CosmoServer is the "Cosmoteer Lobby Server". It is a small command-line application that runs a simple server. Cosmoteer players can connect to a CosmoServer to chat and play multiplayer games with anyone else on that server. CosmoServer does not actually run any gameplay logic, and so it is compatible with all Cosmoteer mods. (But individual players must still be using the same mods in order to play with each other.)
Connecting to a CosmoServer
To connect to a CosmoServer, first click Multiplayer on the title screen and then click on the Online tab (if it is not already selected). Near the top-right of the screen there is a dropdown list of available servers that should already be populated with a list of official servers. If you want to connect to a non-official server, click the menu button just right of the dropdown and select "Add Custom Server". Type in a name for the non-official server (it can be anything you want) and enter its public I.P. address. If the server is running on a non-default port (anything other than 35872) or requires a password to join, enter those as well.
If you want to connect to a server running on your own network, you'll want to enter the private I.P. address of the computer running the server, because many routers have issues when a computer on its network uses its public I.P. address (even if port-forwarding is correctly configured). If the server is running on the same computer you're playing Cosmoteer on, you can simply enter
localhost as the I.P. address.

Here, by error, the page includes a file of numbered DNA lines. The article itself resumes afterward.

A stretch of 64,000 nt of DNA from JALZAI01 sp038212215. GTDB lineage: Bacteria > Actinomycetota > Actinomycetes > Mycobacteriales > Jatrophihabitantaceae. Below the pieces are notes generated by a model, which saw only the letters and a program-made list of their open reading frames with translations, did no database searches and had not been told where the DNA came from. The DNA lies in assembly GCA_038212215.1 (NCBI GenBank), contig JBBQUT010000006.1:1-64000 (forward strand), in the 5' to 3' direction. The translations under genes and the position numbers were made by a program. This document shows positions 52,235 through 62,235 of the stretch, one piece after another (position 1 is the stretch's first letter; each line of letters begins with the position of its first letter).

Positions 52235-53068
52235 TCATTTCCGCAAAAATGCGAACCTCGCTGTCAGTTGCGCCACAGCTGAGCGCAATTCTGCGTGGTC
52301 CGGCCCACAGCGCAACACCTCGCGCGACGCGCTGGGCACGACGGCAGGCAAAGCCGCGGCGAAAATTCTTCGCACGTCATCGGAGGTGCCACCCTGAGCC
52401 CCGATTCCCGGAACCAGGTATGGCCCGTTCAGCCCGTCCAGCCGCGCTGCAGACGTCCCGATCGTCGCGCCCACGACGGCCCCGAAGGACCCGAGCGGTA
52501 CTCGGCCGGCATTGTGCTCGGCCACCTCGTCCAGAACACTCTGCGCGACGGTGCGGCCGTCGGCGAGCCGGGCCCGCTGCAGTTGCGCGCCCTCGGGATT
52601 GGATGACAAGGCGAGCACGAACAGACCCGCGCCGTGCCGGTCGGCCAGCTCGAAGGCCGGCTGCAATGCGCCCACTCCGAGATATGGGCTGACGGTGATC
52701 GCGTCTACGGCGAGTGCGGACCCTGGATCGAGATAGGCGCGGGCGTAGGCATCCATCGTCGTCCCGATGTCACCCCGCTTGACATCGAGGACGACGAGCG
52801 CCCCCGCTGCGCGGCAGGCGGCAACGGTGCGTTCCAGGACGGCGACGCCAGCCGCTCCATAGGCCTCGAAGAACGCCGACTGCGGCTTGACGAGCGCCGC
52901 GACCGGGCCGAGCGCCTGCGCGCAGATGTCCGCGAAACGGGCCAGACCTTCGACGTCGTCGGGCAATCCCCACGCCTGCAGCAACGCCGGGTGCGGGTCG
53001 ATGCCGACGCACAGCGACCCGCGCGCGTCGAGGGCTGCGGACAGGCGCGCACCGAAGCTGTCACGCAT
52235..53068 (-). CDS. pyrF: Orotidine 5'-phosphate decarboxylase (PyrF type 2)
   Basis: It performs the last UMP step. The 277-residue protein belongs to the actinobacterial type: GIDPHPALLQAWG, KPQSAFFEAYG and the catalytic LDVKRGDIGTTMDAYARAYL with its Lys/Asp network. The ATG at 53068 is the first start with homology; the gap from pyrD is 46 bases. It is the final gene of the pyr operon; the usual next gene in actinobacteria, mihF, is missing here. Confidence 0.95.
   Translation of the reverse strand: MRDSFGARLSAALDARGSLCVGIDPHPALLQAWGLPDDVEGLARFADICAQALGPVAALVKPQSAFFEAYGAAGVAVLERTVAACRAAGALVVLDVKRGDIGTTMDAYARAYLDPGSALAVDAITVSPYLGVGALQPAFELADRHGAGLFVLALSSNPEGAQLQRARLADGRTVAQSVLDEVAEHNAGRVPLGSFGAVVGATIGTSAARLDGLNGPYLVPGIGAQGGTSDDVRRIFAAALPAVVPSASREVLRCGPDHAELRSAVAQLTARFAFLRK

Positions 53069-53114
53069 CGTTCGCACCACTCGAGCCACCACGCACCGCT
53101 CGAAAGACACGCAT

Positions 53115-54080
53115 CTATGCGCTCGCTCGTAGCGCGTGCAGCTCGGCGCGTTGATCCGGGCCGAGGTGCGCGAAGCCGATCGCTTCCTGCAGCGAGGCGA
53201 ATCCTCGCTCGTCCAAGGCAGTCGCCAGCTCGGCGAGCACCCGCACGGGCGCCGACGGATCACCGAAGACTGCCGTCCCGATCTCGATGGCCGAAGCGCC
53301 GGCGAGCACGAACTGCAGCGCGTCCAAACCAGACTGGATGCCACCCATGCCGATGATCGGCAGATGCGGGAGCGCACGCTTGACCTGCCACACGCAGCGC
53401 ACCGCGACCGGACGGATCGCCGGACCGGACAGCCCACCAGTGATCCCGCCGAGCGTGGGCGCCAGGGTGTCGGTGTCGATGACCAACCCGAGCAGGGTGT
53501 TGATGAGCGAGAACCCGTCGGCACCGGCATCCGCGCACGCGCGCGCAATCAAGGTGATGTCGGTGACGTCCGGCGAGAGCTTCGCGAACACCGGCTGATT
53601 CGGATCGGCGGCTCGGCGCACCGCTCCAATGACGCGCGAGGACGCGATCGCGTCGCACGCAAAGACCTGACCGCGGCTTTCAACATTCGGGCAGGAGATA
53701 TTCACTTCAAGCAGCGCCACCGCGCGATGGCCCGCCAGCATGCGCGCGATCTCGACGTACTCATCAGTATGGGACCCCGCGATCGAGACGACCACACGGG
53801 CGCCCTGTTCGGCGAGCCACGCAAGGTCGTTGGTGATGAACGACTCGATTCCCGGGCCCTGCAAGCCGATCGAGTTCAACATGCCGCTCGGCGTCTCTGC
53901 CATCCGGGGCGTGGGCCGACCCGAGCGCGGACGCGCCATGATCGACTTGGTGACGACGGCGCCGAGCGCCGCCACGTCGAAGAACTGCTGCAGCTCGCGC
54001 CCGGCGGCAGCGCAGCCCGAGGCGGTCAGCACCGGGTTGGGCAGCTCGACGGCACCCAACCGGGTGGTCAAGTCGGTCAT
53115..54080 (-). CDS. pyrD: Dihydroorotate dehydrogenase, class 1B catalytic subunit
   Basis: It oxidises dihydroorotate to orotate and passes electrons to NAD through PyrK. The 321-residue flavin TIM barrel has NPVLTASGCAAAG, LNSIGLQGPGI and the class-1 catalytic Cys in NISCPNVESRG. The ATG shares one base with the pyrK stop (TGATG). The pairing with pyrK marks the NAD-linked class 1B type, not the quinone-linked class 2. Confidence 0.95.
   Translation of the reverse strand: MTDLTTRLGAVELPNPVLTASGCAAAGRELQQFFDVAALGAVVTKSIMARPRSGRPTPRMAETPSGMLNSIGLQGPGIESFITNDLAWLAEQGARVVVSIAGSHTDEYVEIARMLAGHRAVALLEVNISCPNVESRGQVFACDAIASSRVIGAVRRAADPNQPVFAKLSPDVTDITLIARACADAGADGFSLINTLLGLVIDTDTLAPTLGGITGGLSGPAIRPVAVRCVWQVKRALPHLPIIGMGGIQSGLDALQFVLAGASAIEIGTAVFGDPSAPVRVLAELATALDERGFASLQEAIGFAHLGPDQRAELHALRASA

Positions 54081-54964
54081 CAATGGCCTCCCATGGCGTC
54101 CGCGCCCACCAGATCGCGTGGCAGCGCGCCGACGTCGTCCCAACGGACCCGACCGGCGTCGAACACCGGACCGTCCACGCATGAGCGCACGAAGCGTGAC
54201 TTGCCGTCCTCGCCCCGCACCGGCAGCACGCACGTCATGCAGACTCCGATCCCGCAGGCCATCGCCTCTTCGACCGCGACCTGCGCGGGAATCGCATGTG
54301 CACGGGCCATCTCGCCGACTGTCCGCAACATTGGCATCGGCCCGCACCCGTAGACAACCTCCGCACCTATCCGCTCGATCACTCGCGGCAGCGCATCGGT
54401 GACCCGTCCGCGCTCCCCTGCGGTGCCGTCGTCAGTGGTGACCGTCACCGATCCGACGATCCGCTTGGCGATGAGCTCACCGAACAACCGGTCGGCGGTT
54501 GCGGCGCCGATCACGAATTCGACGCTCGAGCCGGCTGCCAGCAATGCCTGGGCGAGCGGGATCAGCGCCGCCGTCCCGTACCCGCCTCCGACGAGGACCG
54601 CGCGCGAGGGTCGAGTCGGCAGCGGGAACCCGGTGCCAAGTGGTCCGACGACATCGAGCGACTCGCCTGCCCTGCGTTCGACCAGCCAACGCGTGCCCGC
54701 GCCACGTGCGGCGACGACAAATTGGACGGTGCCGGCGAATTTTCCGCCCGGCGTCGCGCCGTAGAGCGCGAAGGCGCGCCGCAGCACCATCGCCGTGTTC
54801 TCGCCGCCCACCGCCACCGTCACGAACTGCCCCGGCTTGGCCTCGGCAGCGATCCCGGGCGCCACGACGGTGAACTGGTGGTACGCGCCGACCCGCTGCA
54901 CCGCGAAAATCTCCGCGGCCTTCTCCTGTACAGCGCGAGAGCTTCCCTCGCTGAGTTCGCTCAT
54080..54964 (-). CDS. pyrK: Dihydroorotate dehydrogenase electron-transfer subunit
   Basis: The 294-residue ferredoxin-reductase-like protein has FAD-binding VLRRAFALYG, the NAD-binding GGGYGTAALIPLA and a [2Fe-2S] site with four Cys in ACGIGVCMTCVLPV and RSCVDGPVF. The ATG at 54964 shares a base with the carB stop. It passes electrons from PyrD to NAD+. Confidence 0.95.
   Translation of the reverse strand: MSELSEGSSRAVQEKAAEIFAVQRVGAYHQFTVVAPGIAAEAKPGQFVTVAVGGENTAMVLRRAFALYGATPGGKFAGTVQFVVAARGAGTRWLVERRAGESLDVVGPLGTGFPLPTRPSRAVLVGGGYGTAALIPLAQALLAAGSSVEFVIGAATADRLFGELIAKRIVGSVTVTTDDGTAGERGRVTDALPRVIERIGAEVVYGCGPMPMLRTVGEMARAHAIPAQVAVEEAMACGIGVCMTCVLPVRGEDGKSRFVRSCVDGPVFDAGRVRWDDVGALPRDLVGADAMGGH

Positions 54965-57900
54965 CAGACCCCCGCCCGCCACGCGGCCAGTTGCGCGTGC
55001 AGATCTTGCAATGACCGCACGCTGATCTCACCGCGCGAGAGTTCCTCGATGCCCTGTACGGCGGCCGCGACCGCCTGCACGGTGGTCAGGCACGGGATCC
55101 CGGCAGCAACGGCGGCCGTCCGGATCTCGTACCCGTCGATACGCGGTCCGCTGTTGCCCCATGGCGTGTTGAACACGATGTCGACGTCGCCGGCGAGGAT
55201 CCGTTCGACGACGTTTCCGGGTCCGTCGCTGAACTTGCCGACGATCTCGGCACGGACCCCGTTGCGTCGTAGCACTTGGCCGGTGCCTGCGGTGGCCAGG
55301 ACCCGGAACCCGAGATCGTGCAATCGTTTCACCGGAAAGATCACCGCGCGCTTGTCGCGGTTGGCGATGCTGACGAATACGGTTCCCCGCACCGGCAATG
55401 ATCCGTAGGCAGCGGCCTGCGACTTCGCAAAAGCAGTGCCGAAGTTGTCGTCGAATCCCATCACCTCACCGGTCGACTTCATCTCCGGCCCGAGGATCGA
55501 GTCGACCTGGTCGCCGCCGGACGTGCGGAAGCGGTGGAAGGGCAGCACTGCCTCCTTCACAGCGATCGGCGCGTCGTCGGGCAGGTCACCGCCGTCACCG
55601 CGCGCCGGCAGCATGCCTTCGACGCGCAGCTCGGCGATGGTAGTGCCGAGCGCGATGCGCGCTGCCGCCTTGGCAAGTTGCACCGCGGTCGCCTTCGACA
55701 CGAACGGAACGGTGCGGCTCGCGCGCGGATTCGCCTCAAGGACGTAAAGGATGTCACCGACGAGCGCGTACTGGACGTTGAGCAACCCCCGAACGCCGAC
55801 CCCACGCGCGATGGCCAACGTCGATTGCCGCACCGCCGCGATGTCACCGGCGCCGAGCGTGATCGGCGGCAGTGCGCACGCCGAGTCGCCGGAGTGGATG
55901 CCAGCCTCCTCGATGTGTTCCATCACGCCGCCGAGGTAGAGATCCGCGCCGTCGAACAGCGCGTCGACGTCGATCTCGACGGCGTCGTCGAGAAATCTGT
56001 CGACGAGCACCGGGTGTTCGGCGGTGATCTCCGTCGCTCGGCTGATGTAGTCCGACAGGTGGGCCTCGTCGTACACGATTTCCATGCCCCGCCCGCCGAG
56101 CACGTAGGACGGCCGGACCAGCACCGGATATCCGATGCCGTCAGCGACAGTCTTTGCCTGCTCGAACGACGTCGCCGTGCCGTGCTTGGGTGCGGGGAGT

Running your own CosmoServer
If you want to run your own CosmoServer that other players can join, simply run the
CosmoServer.exe program that is included in Cosmoteer's installation directory. (Typically
C:\Program Files\Cosmoteer\CosmoServer.exe.) Running that program with no command-line arguments will start up a server that is running on UDP port 35872, has a maximum of 100 simultaneously-connected players, and requires no password to join.
If you're running CosmoServer behind a router, you'll need to setup "port forwarding" (sometimes called "virtual server") so that players on the outside of your network can connect to your server. If your server is running on the default port of 35872, you'll want to forward UDP port 35872 to the computer actually running the server. (Make sure you forward UDP port 35872, not TCP port 35872.) Here is a website that describes how to setup port forwarding for many common routers.
CosmoServer supports a handful of command-line arguments to configure its behavior: